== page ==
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Property and Justice$
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J. W. Harris

Print publication date: 2002

Print ISBN-13: 9780199251407

Published to Oxford Scholarship Online: January 2010

DOI: 10.1093/acprof:oso/9780199251407.001.0001

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Natural Property Rights and the Assault Analogy

Natural Property Rights and the Assault Analogy

Chapter:
(p.213) 12 Natural Property Rights and the Assault Analogy
Source:
Property and Justice
Author(s):

J. W. HARRIS

Publisher:
Oxford University Press
DOI:10.1093/acprof:oso/9780199251407.003.0012

It was suggested at the beginning of Chapter 11 that natural rights are such rights as to follow from the interaction between the requirements of just treatment and the facts of the world. The third element of the minimalist conception of justice, set out in Chapter 10, is the prohibition of unprovoked invasions of bodily integrity. Assaults on the human being are natural wrongs. Could it be the case that — by virtue of a relationship that has arisen between an individual or a group and some physical or ideational resource — any intermeddling with that resource would, in practice, constitute an assault? It is possible to build, on the prohibition of invasions of bodily integrity to the point at which one has reach a natural property right? This chapter considers this possibility in the context of three kinds of relationship to resources: first occupancy, personhood-constituting, and privacy.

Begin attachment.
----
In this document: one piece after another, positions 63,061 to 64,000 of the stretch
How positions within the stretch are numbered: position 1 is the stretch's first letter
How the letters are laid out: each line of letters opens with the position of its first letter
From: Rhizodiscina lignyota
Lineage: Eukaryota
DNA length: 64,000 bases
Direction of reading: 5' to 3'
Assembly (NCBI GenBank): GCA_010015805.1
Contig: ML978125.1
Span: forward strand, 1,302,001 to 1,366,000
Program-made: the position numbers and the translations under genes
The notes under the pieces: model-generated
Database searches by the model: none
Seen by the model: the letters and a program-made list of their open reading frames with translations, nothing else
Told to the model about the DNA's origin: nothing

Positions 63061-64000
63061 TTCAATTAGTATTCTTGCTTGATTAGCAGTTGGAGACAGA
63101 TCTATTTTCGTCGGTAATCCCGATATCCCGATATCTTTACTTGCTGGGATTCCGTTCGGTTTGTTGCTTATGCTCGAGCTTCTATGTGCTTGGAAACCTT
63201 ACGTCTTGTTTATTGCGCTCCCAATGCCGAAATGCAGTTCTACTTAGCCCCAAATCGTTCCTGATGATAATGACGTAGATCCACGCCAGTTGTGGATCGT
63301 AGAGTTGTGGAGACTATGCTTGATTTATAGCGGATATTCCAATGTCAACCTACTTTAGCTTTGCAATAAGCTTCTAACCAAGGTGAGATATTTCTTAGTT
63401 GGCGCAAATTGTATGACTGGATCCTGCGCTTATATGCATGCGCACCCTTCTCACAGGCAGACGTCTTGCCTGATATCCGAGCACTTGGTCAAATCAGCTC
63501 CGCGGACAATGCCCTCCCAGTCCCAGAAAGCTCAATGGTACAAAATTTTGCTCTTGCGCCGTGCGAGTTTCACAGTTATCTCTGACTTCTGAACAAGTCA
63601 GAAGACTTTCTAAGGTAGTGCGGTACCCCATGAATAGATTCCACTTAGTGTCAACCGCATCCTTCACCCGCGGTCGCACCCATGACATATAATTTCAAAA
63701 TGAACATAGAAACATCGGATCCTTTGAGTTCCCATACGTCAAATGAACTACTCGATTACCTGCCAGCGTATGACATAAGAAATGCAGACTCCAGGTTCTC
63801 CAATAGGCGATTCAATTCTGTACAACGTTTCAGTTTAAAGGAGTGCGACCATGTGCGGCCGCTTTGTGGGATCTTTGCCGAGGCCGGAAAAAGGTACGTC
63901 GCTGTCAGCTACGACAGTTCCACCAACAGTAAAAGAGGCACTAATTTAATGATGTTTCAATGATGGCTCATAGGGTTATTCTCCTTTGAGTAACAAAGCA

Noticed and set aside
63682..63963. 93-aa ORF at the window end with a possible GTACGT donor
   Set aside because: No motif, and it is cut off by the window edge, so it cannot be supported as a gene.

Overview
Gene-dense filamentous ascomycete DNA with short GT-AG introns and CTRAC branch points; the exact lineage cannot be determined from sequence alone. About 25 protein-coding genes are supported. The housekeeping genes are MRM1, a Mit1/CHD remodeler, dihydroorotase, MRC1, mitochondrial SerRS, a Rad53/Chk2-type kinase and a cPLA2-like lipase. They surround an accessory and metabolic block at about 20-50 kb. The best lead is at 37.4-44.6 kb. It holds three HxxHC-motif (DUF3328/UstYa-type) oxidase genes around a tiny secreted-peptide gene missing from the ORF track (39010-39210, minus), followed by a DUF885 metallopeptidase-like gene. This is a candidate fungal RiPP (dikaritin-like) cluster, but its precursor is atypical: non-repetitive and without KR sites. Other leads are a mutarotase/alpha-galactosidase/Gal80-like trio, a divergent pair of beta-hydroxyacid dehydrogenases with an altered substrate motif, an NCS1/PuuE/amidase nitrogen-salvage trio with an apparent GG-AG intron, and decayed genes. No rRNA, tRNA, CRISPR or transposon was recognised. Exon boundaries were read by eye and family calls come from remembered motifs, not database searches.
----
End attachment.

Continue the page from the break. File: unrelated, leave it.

Keywords:   natural rights, resources, property, assault, first occupancy, personhood-constituting, privacy

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